Pick one: how precious stones can dictate a design

Stones can transform a piece of jewellery and influence a design. We talk to jewellery brands to see how their stone choices define their pieces.

Pomellato selection of gemstones

Stones or design? Which comes first for a jewellery brand? There are those who like the stone to dictate what the final piece will be, others who prefer something more structured. The design comes first with the stones selected to fit the parameters set by the designer. 

For Pomellato it is the stone that is the genus. It has its own philosophy of gemstones it calls “Pomellato e le pietre libre” or Free Gems. In practice what that means is celebrating the unique character of every stone. For Pomellato’s creative director, Vincenzo Castaldo, this philosophy finds its purist expression in the Nudo ring.

First launched in 2001, it was renowned for its revolutionary way of securing the stone to the band. Rather than disturbing the beauty of the gem with claws, it created a collet at the base of the stone making the stone appear to float above the band. That wasn’t the only unusual part of the design – the stones were also all asymmetrically cut with softened edges. “Nudo defines liberty in the way that the gemstone is devoid of settings and prongs,” explains Castaldo. “Thanks to our special cut and setting technique, we enhance the individuality of the gem. Unconstrained, the light plays with the transparency and the irregularities of the 57 facets.”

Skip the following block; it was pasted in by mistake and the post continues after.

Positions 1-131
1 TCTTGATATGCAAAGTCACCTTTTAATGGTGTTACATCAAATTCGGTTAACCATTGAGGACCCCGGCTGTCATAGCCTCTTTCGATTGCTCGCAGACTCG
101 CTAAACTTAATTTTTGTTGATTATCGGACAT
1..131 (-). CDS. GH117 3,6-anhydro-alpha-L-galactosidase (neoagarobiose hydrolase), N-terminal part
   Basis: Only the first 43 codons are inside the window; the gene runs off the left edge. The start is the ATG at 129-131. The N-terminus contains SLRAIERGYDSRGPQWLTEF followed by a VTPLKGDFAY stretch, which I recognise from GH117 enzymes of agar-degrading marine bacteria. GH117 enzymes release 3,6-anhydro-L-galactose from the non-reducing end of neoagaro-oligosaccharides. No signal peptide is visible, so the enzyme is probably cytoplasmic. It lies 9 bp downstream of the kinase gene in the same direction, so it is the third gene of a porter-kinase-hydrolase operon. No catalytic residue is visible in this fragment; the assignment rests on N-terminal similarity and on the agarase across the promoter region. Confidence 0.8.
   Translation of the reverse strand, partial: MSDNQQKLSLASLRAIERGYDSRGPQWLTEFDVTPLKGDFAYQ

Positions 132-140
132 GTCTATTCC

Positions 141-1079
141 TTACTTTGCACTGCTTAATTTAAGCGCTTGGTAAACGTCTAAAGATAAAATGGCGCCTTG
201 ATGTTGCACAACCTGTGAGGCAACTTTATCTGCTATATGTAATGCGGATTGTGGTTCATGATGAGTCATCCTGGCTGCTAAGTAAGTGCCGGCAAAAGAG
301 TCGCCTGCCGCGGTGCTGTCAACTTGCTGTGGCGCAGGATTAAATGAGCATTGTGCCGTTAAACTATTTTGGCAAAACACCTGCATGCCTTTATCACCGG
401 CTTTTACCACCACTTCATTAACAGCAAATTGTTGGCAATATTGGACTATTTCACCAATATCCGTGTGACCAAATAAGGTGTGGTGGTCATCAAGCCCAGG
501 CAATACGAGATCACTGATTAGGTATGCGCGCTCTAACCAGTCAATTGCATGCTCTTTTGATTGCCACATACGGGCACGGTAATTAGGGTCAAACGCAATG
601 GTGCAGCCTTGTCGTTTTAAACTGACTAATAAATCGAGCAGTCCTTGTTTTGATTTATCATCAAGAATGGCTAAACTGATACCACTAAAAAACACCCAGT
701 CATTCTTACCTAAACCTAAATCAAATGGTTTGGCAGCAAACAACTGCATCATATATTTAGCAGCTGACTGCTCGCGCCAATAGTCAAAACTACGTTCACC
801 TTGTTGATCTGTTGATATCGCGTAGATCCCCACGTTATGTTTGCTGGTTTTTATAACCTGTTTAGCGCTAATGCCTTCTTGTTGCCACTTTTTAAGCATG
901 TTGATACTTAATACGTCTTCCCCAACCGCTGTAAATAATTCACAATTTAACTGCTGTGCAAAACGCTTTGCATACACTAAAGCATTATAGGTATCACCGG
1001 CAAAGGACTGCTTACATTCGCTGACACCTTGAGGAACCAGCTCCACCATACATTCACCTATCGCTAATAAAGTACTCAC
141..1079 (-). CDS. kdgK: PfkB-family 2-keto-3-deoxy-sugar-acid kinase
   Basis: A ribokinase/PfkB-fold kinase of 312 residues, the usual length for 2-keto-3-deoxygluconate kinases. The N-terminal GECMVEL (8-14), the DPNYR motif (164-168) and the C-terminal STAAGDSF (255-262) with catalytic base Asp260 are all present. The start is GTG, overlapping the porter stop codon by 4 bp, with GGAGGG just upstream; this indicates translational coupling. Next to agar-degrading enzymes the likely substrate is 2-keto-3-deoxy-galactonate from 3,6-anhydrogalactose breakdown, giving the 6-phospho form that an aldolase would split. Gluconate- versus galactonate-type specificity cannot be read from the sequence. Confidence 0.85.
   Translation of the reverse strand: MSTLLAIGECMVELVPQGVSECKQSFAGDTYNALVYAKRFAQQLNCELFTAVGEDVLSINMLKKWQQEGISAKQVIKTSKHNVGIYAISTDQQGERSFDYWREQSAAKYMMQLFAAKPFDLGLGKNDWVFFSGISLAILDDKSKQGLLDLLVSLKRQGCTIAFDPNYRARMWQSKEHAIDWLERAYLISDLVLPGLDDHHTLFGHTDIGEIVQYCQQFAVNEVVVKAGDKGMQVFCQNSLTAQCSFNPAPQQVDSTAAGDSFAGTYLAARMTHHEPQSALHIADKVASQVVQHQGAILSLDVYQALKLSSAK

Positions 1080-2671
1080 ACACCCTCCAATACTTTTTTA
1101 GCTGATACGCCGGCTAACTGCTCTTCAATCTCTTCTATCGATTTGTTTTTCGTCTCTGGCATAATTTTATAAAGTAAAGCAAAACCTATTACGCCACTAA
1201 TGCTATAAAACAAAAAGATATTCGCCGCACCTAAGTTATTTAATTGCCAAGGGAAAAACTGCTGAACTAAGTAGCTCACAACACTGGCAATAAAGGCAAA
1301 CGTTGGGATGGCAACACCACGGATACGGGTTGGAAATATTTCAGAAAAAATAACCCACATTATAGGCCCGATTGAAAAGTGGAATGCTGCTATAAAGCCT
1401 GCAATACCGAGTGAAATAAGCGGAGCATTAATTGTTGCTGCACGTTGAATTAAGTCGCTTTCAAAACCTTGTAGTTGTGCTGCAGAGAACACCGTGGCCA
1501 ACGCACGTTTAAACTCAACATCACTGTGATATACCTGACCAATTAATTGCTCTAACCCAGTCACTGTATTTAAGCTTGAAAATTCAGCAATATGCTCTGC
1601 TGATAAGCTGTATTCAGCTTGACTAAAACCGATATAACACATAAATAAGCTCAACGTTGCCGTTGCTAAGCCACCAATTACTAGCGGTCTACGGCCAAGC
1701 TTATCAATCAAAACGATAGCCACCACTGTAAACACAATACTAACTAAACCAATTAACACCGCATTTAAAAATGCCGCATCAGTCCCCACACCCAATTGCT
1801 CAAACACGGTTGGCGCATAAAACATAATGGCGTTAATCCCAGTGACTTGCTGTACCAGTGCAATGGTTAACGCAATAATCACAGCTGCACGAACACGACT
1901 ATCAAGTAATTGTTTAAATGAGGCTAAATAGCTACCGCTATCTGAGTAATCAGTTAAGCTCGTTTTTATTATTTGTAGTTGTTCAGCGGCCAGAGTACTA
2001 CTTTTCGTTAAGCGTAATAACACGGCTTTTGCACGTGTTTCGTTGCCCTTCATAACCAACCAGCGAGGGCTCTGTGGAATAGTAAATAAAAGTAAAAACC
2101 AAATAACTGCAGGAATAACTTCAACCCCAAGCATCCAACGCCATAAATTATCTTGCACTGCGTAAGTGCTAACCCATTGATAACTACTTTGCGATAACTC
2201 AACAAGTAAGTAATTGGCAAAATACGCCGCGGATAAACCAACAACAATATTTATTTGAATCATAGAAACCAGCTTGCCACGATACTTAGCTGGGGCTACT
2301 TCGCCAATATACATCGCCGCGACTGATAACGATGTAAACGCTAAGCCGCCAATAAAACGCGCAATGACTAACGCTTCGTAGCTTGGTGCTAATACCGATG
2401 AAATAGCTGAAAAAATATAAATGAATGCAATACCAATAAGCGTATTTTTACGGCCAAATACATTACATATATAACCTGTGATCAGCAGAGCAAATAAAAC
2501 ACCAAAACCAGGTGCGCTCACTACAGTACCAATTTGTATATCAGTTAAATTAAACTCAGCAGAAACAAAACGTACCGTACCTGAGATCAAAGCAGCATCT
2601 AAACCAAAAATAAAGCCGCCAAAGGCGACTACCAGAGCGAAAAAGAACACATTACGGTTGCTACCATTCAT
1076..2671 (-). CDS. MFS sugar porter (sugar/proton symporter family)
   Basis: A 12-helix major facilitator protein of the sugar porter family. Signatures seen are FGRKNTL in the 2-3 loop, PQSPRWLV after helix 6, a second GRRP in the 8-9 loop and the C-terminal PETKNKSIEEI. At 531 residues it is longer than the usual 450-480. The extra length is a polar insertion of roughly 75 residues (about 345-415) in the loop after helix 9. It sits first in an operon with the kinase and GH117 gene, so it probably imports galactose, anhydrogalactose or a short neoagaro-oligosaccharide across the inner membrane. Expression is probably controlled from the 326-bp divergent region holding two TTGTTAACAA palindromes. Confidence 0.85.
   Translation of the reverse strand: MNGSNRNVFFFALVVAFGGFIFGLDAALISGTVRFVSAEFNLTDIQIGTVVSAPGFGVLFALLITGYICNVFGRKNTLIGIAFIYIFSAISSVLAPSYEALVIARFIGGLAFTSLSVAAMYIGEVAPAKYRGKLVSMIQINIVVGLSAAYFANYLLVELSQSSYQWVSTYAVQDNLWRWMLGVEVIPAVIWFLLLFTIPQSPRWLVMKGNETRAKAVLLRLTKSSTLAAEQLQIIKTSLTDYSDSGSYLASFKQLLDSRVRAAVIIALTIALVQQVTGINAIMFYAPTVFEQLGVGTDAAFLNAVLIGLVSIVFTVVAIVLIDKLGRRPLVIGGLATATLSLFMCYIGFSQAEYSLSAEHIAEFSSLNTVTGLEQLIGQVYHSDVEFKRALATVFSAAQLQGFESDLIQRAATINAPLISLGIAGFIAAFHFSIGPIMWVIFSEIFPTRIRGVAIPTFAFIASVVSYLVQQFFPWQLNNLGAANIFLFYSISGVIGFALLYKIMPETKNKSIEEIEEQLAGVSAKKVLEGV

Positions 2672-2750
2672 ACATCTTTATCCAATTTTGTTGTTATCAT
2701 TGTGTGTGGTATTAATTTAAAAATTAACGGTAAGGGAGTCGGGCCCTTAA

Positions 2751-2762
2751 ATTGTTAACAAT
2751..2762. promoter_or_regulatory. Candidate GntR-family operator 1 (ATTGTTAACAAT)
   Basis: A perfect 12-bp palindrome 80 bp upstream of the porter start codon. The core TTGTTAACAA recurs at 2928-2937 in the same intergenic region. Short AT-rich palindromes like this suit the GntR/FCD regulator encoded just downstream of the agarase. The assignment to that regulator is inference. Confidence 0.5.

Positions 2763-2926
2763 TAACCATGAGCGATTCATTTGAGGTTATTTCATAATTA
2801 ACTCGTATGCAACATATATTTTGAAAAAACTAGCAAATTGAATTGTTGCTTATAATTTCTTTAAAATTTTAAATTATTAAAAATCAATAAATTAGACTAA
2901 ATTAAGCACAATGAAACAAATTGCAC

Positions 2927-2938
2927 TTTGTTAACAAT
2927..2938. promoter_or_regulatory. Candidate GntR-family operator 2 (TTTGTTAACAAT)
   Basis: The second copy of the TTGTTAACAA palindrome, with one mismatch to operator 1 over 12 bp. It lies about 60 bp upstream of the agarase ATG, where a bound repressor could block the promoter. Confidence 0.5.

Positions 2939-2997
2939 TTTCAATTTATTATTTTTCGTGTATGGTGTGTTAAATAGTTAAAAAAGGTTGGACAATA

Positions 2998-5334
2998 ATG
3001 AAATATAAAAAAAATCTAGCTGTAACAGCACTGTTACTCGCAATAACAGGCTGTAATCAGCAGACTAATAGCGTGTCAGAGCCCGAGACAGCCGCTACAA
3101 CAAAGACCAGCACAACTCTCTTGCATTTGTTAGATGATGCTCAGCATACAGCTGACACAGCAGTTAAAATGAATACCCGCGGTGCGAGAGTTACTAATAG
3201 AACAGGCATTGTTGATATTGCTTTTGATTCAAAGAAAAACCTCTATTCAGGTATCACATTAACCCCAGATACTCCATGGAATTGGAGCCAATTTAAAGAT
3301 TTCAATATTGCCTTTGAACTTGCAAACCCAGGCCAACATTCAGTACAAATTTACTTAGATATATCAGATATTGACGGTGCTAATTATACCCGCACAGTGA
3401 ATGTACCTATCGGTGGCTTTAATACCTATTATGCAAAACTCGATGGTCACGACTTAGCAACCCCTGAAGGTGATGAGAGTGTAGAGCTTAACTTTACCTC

Pomellato expresses the 'Free Gems' concept through color when using conventional stone cuts. 

Nudo isn’t the only way Pomellato explores this idea of freedom. It likes to set diamonds in an irregular pavé that is dictated by the character of the stone rather than the will of the setter – the positioning of each diamond chosen specifically to create plays of light and shadow. It is also a brand that champions using stones in their rough form. “We have created one-of-a-kind high jewellery pieces using rough gemstones precisely because they have their own natural beauty and character; they are a pure expression of independence,” explains Stefano Cortecci, gem master for Pomellato. “When we use more conventional stone cuts, we express the ‘Free Gems’ concept through colour. In the ‘Ode to Milan’ high jewellery collection, we chose a range of evocative gems in unusual colours that are vibrant and express strong emotions.”

Family-owned Greek fine jewellery brand  Lalaounis takes a similarly organic approach to using stones in its pieces. “For us it is first and foremost about the gold, we use stones to complement the metal,” says Demetra Lalaounis, director of international operations at the brand, which was founded in 1941 by her father Illias and that continues to be a family-run business with the three Lalaounis sisters all involved in all aspects of the company. “Stones aren’t the main thing for us, it’s all about the techniques such as filigree, hand hammering, granulation, and hand weaving; all ancient skills we have revived.”